After graduating with a degree in Arabic from the University of Exeter, Rory trained as a chartered accountant with PwC (Coopers & Lybrand) in their financial services division in London, specializing in investment banking and fund management. He then moved to the firm’s office in Bahrain, where he became a partner in 1996. While in Bahrain, Rory was responsible for initiating the set up of Coopers & Lybrand in Qatar.
Back in the UK, Rory held senior finance and risk management roles at LloydsTSB Banking Group and ED&F Man, the commodity trader and alternative investment firm. Rory then returned to the Middle East, where he was a founding partner of BDO in Bahrain and later Azrek.
In 2014, Rory moved back to the UK and has worked in global expansion since. He is Blueback Global’s Principal and General Manager, EMEA.
Please enjoy his interview below:
Q: To get things started, how did you get into the world of global expansion and, more specifically, become one of the leading experts in global payroll and EORs?
A: I have always enjoyed working with start-ups and new ventures. When I was with PwC in the Middle East, I advised on the first-ever management buyout, and I will always remember the happiness this transaction brought to the management team. I was in the Middle East at a time of great growth in business and population and was involved in a number of start-ups, including two investment banks and Bahrain’s first tied pub. My teams were very much positioned to use our local knowledge to help businesses expand into the region.
Q: What are the biggest challenges you’re seeing with companies wanting to expand globally – What’s giving them the most trouble with getting launched successfully?
A: It is normally about the people. Get the wrong people in your organization who want to work in silos, and your venture is doomed. I am constantly struck by the number of senior staff who would do this rather than work collaboratively for the greater success of the business. Even more, this is the case when you are expanding into new markets and countries and have the added cultural differences to manage. Of course, this is often caused by the culture of the business itself and the style and attitude of its leaders. From a technical point of view, it’s often about choosing the right employment vehicle. With so many people wanting to move home at this time, it is a little disappointing that the OECD has not revisited the PE definitions to cater to the world during the pandemic. Surely, working at your elderly parents’ home does not mean your company has started a business in their country.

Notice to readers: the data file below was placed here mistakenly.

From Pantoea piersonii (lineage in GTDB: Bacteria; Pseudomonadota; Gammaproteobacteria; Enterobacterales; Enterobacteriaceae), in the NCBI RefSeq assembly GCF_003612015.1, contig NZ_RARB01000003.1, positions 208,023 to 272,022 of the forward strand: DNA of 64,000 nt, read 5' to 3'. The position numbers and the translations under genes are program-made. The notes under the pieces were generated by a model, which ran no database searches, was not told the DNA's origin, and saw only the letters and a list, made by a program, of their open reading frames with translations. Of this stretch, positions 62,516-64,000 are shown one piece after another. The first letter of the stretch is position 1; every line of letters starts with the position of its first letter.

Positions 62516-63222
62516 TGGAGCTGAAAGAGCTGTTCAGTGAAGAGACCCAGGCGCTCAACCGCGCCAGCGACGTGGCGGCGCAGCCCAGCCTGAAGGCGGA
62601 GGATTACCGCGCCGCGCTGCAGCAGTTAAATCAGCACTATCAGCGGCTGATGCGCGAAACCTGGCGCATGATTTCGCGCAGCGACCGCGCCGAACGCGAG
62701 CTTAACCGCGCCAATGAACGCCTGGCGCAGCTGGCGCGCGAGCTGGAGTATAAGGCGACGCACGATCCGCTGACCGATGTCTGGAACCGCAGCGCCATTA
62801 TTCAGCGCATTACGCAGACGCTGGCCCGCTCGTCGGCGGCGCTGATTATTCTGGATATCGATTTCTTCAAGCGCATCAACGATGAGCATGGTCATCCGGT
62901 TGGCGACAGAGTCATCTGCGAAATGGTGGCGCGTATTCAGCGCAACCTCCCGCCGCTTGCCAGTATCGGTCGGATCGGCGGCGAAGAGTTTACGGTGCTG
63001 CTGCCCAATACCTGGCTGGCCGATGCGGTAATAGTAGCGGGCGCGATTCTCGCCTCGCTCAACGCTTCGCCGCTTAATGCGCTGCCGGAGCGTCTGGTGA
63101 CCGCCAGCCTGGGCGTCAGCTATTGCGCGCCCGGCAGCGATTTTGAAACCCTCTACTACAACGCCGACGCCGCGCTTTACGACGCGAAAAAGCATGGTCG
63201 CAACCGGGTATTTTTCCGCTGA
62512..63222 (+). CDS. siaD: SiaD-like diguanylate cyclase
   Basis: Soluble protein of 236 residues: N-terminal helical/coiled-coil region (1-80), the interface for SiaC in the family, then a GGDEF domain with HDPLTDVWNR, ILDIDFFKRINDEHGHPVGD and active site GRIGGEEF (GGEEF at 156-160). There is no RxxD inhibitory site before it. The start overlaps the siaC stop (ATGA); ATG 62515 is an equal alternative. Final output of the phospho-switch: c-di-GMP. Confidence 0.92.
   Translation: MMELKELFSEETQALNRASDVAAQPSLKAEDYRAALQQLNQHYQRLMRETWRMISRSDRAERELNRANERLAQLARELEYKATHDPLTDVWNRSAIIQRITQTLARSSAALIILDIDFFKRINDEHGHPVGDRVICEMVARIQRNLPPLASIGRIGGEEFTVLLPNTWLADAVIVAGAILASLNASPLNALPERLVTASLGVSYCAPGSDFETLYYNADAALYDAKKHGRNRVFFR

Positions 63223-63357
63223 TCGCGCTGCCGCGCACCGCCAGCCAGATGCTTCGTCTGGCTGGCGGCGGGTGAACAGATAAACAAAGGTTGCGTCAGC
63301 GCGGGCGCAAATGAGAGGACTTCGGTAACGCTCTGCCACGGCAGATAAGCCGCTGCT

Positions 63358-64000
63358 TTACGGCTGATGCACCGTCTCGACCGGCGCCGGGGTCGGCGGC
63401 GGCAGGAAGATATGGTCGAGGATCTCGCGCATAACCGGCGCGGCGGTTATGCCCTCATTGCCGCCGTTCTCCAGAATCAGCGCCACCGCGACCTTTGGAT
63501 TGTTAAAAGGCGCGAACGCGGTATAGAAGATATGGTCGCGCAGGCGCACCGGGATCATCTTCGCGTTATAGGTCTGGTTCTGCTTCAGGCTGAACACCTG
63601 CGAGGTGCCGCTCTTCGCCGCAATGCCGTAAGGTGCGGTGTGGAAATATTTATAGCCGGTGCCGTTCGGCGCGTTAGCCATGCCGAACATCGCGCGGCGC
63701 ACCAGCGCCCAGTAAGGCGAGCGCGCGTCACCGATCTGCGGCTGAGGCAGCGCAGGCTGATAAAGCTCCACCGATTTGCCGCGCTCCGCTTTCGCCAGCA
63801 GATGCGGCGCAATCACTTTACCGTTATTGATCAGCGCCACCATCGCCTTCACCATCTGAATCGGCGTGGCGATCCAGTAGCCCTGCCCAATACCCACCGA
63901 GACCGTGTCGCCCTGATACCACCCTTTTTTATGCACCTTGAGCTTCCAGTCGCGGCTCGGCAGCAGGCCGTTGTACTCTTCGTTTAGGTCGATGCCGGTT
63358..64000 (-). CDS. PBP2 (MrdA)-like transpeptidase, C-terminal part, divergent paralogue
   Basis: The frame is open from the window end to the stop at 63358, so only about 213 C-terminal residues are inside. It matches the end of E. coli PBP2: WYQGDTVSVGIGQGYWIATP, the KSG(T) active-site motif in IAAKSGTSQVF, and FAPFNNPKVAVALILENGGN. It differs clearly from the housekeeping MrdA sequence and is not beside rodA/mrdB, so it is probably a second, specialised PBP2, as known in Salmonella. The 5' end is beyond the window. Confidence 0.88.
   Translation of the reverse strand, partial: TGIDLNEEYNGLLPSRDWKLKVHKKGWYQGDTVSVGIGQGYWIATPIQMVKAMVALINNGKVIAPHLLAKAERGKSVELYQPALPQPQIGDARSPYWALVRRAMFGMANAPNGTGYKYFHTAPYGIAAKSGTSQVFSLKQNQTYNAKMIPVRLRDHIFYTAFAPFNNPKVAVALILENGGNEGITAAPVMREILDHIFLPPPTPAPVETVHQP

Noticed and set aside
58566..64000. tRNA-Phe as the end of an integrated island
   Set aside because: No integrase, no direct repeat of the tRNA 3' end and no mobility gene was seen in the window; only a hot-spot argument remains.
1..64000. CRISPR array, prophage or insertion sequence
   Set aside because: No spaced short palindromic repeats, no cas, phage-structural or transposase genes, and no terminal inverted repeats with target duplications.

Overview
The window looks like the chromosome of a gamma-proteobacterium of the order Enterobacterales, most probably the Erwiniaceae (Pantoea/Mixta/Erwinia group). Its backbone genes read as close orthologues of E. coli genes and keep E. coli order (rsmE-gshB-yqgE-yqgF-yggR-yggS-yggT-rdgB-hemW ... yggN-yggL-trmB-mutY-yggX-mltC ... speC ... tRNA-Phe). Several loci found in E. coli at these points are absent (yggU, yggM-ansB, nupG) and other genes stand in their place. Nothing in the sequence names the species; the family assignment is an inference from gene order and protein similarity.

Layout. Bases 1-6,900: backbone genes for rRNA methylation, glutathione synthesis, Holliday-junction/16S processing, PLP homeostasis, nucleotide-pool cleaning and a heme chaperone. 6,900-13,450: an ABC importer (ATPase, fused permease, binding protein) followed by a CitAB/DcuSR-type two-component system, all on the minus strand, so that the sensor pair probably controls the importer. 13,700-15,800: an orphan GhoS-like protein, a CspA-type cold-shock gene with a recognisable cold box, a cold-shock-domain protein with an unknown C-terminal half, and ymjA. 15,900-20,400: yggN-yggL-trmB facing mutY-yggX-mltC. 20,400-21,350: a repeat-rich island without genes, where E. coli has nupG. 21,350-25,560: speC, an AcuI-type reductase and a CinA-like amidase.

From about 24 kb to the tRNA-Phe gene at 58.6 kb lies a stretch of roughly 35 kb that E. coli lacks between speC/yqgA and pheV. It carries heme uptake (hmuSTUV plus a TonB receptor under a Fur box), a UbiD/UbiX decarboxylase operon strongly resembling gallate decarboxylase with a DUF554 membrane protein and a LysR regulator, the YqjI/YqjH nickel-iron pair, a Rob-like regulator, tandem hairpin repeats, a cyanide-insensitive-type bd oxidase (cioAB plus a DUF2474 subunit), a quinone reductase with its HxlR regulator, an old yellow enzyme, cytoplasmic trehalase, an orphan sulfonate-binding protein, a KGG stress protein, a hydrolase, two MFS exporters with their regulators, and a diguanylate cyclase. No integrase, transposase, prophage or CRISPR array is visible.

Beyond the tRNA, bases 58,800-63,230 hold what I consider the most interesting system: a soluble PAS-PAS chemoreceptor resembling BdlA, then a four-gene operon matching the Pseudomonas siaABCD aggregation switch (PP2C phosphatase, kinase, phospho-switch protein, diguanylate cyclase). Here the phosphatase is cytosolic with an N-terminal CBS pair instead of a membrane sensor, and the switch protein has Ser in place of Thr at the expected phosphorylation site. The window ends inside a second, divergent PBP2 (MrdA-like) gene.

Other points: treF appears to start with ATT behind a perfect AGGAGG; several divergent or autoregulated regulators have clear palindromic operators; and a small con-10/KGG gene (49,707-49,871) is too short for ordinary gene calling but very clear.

Q: You’ve lived in several parts of the world, and your professional background packs a serious punch – how does that unique perspective impact your partnerships with groups seeking to enter international markets?
A: It is always easier to advise if you have faced similar issues yourself in the past, but I still think it comes down to building that unwritten covenant with your clients. I want my clients to know how I will behave in my relationship with them. I want my clients to know that I always have their interests at heart and that they can have complete trust in me. That’s when you have a great partnership. The important thing here is that it has to be genuine. Everyone will say these things; the difference is when these things truly become part of that unwritten covenant.
Q: What would you say has been one of the larger shifts in the realm of global expansion that you’ve witnessed?
A: It used to be all one-way traffic. So many of the skills were concentrated in so few countries. Therefore, companies in those countries sent their employees all over the world. To think that in the 1990s, we were sent to audit Russian banks from London because they did not have qualified staff in Russia – that I introduced ACCA accounting training to Bahrain – that people laughed at me when I said I wanted to train the locals to replace the expats. We now have people and businesses going in all directions, and it’s quite normal to work overseas and have a multinational team working together quite happily.
Q: Last but not least, if you could live anywhere in the world, where would it be, and why?
A: That’s easy; I would live in Bristol in the UK. It’s a great, perfectly sized city, near beautiful countryside with great transport links so you can escape to somewhere a little warmer every now and again. Although I have lived abroad for many years, it is also good to be home!
Interesting facts about Rory
Rory played rugby for Bahrain and has completed the UK Ironman Challenge, as well as a number of marathons. In 2016, he won Best Actor at the Bristol One Act Drama Festival and went on to win the All England One Act Play Competition later that year. He lives in Bristol, UK, with his wife and two children.